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What happened to Joey Votto?

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Where did all the home runs go?

USA TODAY Sports/Peter Rogers Illustrations

If you looked just under the surface, nothing would seem amiss. Votto’s 41.0% hard contact rate was the best of his career, and his minuscule 9.1% soft contact rate was also a personal best. His walk and strikeout percentages were still elite. His line drive percentage was insane, at 31.4% (second only to Freddie Freeman). So what happened to all the home runs? Has the 35-year-old Joey Votto fallen off the proverbial cliff? Or did he get unlucky?

Let’s look at a few areas and then come up with a verdict we can all agree on.

Launch Angle isn’t the problem...

Here are Votto’s launch angles since 2015 (in degrees): 10.7, 11.6, 14.0, 13.3. Considering the 10.9 degree MLB average—as well as the fact that Votto slugged 29 home runs in both 2015 and 2016 with lower launch angles—I think this umm, angle, is overrated.

Barrels are still a hair above average...

Let’s discuss barrel percentage with the 6.1% MLB average as our guide. Here are Votto’s marks since 2015: 10.9%, 9.7%, 9.1%, and 6.7%. Yikes! We might be onto something. Given that Votto is now 35 years old—and that Father Time comes for us all—this is a disturbing four-year trend and a noteworthy dropoff from 2017 to 2018. Perhaps Votto is merely average with regard to generating barrels now, and maybe he will continue to fall off next year. I am inclined to think he’ll remain average or a hair above, though. His phenomenal career and hitting acumen have to count for something. Also, since Votto was a hair above average in this regard during 2018, I don’t think this barrel percentage can explain the lack of power Votto showed this year. 6.7% is still above average, after all.

Average Distance

Here is the average distance Votto has managed on his batted ball events by year (in feet). I also included his ranks among his MLB peers:

2015: 188 (66th)

2016: 185 (79th)

2017: 197 (42nd)

2018: 192 (43rd)

Seeing as how Votto ranked ahead of guys like Freddie Freeman, Francisco Lindor, Paul Goldschmidt, and Alex Bregman this year, I don’t think average distance is the issue. I also think it is noteworthy that Votto’s distance has increased over the last two years, despite assertions by some that the MLB ball lost some juice this year.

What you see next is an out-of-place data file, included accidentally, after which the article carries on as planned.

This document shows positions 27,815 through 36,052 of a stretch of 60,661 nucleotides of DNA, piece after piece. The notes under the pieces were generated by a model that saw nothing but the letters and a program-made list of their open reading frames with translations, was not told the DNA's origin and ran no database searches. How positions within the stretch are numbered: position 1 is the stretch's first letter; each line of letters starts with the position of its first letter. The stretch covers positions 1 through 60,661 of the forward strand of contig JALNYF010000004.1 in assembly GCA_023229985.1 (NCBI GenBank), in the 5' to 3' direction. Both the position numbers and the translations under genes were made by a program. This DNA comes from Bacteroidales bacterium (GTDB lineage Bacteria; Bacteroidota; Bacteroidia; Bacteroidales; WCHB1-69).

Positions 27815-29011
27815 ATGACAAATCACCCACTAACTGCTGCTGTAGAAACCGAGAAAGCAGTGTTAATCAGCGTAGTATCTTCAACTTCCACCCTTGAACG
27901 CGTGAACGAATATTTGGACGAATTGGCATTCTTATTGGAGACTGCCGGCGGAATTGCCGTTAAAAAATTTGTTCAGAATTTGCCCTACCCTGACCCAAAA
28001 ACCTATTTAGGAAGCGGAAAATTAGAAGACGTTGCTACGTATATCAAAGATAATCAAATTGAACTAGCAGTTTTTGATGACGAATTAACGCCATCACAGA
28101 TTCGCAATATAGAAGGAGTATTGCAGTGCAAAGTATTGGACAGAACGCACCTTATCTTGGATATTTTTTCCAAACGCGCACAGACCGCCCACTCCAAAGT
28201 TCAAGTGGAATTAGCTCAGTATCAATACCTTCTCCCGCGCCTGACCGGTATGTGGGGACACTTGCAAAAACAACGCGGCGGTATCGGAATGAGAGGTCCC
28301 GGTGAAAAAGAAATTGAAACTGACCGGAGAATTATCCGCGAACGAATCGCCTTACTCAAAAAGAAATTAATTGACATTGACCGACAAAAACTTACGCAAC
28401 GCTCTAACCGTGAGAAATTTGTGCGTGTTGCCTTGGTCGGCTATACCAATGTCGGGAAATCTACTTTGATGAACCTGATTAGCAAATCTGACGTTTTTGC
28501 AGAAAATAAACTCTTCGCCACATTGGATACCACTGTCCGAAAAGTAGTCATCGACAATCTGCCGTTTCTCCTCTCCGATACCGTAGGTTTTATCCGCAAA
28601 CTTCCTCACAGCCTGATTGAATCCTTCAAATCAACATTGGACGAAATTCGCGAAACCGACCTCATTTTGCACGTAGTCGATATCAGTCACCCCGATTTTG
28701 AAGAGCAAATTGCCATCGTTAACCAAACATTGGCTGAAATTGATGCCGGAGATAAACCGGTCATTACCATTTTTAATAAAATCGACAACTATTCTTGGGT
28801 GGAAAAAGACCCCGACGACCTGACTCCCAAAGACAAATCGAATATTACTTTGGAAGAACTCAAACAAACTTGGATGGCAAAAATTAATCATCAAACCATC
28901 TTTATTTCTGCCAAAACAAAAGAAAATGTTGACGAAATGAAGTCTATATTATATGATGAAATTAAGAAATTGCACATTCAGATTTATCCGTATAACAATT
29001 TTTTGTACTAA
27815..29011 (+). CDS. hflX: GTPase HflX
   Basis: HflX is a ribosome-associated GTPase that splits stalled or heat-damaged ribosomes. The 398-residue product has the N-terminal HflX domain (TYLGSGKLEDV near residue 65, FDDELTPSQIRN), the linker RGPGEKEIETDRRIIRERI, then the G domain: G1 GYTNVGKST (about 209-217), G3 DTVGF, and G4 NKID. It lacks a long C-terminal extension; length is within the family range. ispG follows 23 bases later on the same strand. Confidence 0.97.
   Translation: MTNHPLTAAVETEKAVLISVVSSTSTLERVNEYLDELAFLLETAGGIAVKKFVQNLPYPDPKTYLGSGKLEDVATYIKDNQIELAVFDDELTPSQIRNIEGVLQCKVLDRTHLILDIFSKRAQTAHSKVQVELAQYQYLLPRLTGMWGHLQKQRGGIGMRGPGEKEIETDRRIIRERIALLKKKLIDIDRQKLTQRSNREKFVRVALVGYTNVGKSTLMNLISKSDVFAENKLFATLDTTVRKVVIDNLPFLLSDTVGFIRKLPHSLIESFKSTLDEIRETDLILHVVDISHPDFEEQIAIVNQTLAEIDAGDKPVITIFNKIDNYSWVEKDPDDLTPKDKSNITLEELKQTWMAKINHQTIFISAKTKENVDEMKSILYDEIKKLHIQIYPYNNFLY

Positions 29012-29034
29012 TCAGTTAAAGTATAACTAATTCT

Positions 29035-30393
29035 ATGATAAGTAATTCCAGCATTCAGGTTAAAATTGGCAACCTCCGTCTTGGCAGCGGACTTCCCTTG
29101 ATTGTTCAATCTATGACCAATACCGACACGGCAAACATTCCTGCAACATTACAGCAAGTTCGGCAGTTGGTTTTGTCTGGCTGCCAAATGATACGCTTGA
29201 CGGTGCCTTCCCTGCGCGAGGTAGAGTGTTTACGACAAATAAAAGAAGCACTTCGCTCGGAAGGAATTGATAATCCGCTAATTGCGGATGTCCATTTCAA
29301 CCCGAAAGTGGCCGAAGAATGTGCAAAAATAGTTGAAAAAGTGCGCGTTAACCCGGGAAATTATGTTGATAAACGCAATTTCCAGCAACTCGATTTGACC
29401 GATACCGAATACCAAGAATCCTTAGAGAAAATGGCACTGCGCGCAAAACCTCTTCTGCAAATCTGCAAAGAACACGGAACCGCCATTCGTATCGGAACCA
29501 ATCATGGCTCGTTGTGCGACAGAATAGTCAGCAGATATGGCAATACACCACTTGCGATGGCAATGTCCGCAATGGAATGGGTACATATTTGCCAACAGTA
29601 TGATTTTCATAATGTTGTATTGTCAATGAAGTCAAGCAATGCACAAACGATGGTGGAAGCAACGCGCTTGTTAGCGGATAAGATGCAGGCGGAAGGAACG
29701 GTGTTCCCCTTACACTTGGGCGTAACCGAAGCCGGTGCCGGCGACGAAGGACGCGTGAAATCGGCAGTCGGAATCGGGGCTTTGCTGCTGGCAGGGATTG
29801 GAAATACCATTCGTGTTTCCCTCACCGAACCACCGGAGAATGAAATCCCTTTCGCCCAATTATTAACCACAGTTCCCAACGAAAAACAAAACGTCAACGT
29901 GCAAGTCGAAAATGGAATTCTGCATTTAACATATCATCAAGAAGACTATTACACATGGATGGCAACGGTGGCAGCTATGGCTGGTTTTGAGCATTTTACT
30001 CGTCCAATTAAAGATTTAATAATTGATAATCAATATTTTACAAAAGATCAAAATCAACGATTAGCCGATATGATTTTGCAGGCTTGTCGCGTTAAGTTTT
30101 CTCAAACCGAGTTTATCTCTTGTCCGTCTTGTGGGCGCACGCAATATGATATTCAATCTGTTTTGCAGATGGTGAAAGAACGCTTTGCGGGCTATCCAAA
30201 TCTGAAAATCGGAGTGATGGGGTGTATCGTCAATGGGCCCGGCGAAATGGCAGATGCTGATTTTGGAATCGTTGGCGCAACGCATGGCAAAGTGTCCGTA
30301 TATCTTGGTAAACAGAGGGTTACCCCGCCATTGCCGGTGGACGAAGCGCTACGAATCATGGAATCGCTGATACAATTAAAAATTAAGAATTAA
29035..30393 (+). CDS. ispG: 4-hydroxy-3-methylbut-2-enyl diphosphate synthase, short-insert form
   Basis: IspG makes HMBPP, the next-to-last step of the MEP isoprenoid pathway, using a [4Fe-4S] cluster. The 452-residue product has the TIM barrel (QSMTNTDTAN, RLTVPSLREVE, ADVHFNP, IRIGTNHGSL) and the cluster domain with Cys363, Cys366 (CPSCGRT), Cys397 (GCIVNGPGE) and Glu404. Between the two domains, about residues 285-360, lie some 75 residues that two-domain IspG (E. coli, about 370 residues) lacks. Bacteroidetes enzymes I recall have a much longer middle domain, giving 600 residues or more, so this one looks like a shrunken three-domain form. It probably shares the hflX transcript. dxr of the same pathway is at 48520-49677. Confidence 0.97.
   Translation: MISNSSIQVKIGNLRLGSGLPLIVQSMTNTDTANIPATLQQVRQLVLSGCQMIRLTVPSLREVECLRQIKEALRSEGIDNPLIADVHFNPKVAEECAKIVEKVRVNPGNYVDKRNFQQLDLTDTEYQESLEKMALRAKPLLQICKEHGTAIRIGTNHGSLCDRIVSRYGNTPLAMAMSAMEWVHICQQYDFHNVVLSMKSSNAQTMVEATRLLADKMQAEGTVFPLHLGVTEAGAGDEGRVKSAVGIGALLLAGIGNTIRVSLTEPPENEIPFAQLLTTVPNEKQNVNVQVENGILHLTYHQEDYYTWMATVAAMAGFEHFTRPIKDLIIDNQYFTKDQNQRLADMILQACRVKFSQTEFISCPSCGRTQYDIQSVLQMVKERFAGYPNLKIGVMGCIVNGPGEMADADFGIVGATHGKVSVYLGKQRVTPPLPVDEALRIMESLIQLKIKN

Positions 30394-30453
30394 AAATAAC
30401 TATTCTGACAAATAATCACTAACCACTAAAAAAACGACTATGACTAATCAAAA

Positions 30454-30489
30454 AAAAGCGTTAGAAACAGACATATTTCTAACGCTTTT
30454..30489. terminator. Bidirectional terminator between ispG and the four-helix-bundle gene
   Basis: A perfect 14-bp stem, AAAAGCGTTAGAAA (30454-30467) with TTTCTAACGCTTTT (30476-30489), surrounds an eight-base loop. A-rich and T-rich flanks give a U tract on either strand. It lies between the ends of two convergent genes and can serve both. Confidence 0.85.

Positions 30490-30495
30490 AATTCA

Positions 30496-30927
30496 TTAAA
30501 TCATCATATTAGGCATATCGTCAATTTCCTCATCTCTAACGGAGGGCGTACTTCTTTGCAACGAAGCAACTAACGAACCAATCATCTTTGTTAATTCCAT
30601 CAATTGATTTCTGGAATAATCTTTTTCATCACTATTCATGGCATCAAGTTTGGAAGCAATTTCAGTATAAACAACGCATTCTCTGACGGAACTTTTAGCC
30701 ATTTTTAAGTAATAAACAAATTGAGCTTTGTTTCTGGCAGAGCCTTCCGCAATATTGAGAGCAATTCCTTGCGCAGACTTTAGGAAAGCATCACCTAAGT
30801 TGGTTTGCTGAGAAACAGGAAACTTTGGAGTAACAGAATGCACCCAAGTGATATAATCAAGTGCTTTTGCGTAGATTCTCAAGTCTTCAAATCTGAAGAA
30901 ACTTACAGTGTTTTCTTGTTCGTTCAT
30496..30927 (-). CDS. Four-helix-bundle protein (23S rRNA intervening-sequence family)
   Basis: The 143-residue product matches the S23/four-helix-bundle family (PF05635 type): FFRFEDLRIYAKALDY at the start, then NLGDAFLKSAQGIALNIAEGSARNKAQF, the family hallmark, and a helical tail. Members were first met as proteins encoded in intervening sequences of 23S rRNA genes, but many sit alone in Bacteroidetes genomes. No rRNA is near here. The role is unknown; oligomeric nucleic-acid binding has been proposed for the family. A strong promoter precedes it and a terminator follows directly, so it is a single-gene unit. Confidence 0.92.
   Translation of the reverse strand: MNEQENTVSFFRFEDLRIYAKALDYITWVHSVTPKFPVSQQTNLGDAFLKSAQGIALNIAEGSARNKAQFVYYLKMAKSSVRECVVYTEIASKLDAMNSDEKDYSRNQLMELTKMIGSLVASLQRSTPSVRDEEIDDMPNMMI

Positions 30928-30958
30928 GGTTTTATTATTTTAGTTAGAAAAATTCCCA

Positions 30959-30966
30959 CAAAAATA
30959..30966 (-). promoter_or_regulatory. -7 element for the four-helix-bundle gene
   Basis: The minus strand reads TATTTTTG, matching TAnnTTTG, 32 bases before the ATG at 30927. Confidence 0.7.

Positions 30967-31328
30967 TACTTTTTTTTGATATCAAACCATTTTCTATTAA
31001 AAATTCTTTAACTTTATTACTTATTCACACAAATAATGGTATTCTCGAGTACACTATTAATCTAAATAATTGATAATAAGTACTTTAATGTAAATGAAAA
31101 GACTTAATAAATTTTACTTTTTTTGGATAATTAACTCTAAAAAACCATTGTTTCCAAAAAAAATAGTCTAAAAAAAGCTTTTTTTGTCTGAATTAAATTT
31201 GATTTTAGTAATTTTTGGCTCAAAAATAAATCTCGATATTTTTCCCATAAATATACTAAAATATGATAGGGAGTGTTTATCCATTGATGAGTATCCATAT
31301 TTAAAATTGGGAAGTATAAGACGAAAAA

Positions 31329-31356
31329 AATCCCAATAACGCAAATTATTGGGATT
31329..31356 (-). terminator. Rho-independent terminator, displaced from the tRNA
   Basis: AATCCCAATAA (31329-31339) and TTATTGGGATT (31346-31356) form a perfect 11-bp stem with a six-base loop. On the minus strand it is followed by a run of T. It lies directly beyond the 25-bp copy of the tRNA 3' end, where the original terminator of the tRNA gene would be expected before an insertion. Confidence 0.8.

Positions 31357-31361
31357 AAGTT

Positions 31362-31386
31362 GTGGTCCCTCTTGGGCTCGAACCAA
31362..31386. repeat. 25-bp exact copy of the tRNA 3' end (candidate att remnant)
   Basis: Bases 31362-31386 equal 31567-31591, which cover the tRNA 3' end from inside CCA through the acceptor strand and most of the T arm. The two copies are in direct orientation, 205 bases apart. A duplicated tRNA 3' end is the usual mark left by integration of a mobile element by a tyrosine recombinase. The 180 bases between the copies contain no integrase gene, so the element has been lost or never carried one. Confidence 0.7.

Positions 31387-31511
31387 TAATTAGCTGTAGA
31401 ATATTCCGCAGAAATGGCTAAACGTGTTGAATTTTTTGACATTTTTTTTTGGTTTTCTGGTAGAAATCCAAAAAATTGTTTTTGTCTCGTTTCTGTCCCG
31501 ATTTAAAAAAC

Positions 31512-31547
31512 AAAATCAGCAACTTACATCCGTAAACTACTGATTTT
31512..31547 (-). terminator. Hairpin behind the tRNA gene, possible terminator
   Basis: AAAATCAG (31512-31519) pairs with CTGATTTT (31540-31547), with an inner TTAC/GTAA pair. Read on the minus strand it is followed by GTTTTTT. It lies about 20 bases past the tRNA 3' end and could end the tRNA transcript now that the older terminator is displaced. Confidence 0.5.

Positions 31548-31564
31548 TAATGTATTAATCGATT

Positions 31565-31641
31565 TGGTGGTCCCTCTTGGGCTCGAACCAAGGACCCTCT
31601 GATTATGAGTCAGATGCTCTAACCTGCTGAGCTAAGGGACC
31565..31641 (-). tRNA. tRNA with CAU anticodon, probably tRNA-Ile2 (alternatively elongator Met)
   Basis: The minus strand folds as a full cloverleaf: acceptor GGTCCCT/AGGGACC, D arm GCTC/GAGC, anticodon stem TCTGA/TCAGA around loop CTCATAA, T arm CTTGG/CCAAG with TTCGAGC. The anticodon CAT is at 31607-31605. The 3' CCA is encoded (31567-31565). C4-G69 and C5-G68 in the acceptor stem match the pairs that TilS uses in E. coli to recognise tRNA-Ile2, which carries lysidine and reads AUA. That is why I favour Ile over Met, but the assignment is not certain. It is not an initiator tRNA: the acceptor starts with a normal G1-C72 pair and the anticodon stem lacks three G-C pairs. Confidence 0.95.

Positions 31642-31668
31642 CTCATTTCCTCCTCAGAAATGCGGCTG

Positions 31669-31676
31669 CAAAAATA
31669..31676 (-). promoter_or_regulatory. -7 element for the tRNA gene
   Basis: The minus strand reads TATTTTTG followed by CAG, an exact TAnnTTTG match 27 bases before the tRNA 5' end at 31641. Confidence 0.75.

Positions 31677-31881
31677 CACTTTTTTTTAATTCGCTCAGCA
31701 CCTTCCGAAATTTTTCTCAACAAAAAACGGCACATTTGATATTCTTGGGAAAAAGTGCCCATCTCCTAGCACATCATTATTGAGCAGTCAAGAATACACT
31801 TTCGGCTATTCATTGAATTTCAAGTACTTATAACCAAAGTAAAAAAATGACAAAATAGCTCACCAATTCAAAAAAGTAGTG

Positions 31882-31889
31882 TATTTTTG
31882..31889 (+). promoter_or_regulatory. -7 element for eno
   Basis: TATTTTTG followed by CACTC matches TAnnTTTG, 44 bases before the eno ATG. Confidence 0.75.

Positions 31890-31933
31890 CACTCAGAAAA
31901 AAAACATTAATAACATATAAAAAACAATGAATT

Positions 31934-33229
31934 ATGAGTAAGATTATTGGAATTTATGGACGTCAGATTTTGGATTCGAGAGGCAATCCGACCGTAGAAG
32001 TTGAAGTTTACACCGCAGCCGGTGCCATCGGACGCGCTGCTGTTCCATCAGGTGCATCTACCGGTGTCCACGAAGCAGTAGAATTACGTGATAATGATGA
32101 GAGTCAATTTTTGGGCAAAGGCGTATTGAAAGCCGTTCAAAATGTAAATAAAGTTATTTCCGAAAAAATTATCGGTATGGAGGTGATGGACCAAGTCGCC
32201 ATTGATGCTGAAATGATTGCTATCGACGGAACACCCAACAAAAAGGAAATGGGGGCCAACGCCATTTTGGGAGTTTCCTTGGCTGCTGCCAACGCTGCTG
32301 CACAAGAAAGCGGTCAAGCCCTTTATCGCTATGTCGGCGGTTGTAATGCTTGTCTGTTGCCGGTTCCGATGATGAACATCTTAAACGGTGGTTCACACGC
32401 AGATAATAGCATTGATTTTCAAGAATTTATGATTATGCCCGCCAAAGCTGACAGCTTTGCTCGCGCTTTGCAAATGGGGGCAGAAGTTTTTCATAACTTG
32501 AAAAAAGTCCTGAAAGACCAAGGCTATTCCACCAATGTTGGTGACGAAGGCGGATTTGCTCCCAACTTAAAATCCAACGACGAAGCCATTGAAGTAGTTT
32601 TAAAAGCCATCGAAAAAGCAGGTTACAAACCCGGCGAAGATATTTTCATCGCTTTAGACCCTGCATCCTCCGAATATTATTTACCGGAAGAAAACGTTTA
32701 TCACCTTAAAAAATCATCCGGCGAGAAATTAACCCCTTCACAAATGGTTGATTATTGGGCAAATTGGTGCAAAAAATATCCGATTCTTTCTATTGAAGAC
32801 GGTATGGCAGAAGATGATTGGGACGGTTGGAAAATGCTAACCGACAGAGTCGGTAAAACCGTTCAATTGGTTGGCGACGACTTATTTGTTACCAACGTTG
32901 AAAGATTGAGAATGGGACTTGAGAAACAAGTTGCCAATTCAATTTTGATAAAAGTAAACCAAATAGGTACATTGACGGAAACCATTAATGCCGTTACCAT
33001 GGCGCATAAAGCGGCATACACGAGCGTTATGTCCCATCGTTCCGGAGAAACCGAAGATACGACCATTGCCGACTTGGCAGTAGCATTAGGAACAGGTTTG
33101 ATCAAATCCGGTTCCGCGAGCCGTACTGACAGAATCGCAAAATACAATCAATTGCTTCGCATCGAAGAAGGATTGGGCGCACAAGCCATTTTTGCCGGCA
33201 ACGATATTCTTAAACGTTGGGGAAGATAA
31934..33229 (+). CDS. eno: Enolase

Expected wOBA (xwOBA)

Expected wOBA is useful because it focuses on quality of contact (launch angle and exit velocity) and not outcomes—i.e. if a hitter laced a rocket directly at a defender, His wOBA would go down, but his xWOBA would tell you more of the story. While no metric is perfect, it’s nice to see that Votto ranked second among first basemen in this regard, and sixth in all of baseball (.396 xwOBA). The list of players who are ahead of Votto is illustrious: Mookie Betts, Mike Trout, J.D. Martinez, Christian Yelich, and Steve Pearce. Sidenote: How about Steve Pearce showing up in this space?!? The Red Sox have three of the top five hitters? Sheesh.

Anyway, on the whole it’s important to note that Votto’s launch angle and exit velocity don’t seem to be a major problem. He is still a quality MLB hitter.

The Verdict

It’s not all gloomy, okay? Votto’s .284 batting average ranked 18th in the National League, and his .417 OBP ranked first. Sure, he only managed 12 home runs this year, but from everything I can gather, that was a fluke. Votto’s 9.5% HR/FB rate was the worst mark of his career, and his career average is 18.3%. Votto’s marks in this regard over the last three years are: 21.6%, 22.0%, and 19.7%. So the 9.5% HR/FB mark seems unlucky.

In a nutshell: Votto ranked sixth in the MLB in xwOBA, and second among all first basemen (behind only ‘platooner’ Steve Pearce). He made more hard contact and less soft contact than ever before, and ranked second in the MLB in line drive rate. There were no drastic changes in his batted ball profile, either. His average distance on batted ball events remained steady. His .417 OBP trailed only Mookie Betts and Mike Trout.

I checked out some #2EarlyMock ADP and saw that Votto’s median pick is pick 46. So in a 12-team league, you are acquiring his services at the end of Round 4. That feels about right, but I also think it’s possible that Votto falls into Round 5 in some leagues. Many drafters will note the 12 home runs from last year and move on quickly, believing that Votto’s decline has begun in earnest. But you, like me, are too smart to make that decision...right?

If my draftmates let Votto fall, I’ll be scooping him up where I can. How about you all?